The SAGE Handbook of Research Methods in Political Science and International Relations offers a comprehensive overview of research processes in social science - from the ideation and design of research projects, through the construction of theoretical arguments, to conceptualization, measurement, and data collection, and quantitative and qualitative empirical analysis - exposited through 65 major new contributions from leading international methodologists. Each chapter surveys, builds upon, and extends the modern state of the art in its area. Following through its six-part organization, undergraduate and graduate students, researchers and practicing academics will be guided through the design, methods, and analysis of issues in Political Science and International Relations: Part One: Formulating Good Research Questions and Designing Good Research Projects; Part Two: Methods of Theoretical Argumentation; Part Three: Conceptualization and Measurement; Part Four: Large-Scale Data Collection and Representation Methods; Part Five: Quantitative-Empirical Methods; Part Six: Qualitative and Mixed Methods.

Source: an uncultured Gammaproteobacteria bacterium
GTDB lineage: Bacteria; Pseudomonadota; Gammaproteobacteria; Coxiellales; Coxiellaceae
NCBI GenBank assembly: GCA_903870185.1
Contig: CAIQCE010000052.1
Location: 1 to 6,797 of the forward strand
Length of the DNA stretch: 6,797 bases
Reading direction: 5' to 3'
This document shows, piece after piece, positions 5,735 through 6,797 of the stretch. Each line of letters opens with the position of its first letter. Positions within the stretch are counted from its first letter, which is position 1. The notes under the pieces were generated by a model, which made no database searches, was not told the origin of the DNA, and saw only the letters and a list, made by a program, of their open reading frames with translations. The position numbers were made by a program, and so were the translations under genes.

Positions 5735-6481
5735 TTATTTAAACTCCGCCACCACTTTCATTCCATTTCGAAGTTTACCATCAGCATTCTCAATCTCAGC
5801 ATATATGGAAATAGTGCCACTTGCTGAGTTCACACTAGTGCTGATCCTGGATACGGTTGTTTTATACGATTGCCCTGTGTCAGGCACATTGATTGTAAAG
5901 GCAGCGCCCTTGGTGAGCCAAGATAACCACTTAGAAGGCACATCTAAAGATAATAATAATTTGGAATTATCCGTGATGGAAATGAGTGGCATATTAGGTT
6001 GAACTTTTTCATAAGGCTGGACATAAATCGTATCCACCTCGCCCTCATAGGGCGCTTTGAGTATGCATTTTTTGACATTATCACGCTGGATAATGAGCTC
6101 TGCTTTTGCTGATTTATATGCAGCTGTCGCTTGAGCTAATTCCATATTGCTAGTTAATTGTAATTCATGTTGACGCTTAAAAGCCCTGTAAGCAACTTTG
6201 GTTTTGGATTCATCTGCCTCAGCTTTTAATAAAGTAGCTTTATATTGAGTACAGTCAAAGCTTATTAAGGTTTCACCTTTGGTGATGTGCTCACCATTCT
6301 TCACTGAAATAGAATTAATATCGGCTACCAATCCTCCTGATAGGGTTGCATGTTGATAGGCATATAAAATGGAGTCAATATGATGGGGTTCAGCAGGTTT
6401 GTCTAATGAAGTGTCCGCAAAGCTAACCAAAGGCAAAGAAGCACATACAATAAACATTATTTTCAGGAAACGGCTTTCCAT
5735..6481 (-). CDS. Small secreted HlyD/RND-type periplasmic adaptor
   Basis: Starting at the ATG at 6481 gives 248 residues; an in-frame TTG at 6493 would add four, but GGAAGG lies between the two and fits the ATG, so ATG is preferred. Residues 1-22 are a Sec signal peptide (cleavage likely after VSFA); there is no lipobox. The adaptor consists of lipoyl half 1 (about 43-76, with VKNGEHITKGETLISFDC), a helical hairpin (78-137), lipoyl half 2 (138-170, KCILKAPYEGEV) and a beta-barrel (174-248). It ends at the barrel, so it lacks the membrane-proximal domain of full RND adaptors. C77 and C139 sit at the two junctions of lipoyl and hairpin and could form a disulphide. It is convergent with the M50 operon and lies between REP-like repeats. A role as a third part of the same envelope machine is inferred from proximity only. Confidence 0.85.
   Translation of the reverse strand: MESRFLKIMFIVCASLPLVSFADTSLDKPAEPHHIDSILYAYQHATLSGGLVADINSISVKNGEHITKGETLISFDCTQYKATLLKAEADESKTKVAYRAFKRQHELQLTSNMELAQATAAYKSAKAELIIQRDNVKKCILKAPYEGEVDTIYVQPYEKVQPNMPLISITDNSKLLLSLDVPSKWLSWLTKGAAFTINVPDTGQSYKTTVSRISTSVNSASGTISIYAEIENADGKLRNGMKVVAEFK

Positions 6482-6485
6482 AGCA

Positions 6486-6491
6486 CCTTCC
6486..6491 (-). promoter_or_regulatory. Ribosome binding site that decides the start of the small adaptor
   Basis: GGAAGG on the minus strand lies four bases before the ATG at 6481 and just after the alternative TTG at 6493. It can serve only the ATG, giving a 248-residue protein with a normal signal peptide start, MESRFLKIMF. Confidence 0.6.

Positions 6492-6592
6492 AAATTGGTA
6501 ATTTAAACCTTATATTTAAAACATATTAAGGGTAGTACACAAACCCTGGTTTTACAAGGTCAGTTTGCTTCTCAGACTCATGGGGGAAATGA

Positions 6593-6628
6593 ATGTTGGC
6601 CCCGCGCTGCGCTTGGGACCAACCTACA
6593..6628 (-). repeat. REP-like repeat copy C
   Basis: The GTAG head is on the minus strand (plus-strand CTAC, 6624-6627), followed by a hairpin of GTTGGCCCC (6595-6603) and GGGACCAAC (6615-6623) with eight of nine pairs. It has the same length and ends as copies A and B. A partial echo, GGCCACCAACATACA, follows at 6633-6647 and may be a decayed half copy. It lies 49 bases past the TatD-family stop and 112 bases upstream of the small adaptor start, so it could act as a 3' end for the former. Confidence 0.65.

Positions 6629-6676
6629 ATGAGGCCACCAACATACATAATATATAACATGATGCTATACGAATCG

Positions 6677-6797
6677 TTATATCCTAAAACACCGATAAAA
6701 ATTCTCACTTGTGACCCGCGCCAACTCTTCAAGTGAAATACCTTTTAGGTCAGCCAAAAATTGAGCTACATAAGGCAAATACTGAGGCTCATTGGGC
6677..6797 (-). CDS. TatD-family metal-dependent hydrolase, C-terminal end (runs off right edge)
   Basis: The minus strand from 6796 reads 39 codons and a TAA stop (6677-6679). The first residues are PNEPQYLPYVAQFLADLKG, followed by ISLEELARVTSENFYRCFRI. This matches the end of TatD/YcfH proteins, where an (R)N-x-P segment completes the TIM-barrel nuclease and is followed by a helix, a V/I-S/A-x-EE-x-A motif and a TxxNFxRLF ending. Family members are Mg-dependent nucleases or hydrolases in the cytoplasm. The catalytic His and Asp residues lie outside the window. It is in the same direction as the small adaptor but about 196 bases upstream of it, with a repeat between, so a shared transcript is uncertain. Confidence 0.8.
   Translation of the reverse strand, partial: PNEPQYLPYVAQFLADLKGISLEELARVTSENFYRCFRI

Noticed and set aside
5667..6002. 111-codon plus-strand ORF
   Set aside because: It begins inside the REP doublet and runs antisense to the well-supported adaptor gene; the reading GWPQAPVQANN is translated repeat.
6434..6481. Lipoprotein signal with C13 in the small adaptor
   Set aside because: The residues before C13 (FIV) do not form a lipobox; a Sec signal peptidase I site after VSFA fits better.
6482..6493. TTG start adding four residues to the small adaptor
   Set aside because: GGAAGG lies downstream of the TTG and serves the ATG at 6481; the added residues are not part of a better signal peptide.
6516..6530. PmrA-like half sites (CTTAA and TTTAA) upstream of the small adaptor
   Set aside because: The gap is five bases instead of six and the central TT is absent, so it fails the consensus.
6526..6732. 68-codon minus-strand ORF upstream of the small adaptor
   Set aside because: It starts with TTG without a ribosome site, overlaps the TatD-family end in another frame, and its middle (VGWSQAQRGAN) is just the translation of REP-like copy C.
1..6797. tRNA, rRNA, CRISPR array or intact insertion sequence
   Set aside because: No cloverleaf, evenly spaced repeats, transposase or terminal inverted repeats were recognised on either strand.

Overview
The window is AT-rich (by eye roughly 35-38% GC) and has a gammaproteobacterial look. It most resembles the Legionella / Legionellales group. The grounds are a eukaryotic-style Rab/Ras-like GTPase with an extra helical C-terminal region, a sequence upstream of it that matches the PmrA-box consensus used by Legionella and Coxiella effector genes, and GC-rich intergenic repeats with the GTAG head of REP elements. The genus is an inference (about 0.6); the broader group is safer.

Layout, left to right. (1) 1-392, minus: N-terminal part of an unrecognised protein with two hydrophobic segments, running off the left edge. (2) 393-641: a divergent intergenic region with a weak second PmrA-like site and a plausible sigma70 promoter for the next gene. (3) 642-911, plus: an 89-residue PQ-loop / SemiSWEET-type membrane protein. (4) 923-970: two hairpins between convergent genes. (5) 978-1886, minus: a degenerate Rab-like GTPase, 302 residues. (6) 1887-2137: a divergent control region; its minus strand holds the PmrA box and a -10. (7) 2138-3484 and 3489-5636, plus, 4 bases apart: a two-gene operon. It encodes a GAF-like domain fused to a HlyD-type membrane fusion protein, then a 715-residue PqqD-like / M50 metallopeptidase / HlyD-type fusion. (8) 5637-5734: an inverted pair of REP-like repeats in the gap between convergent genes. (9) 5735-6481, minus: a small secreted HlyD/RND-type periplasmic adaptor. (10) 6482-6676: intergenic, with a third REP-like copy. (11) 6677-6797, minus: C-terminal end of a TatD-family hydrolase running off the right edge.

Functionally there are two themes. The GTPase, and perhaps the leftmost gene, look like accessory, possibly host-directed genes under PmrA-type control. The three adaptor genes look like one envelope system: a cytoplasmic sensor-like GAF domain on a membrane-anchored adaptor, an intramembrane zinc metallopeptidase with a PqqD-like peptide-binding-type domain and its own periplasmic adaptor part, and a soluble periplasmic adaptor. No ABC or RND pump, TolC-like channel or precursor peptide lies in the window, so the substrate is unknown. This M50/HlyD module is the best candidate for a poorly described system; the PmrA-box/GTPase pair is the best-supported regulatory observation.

Chapter 38: Dyadic Data Analysis
Humans are social beings because it is in their interest and their nature to interact with each other. Scholars have studied social relations since at least the work of Georg Simmel and Emile Durkheim, who both argued that social relations should be the very focus of social scientists. Yet, though the social sciences carry the label ‘social’ for good reason, arguably we devote by far the largest share of our attention and resources to the analysis of individual preferences, strategies, behaviours and outcomes (Krasikova and LeBreton, 2012). The analysis of the causes and consequences of social interactions, while important, remains a rather neglected field of research.
One important, though by ...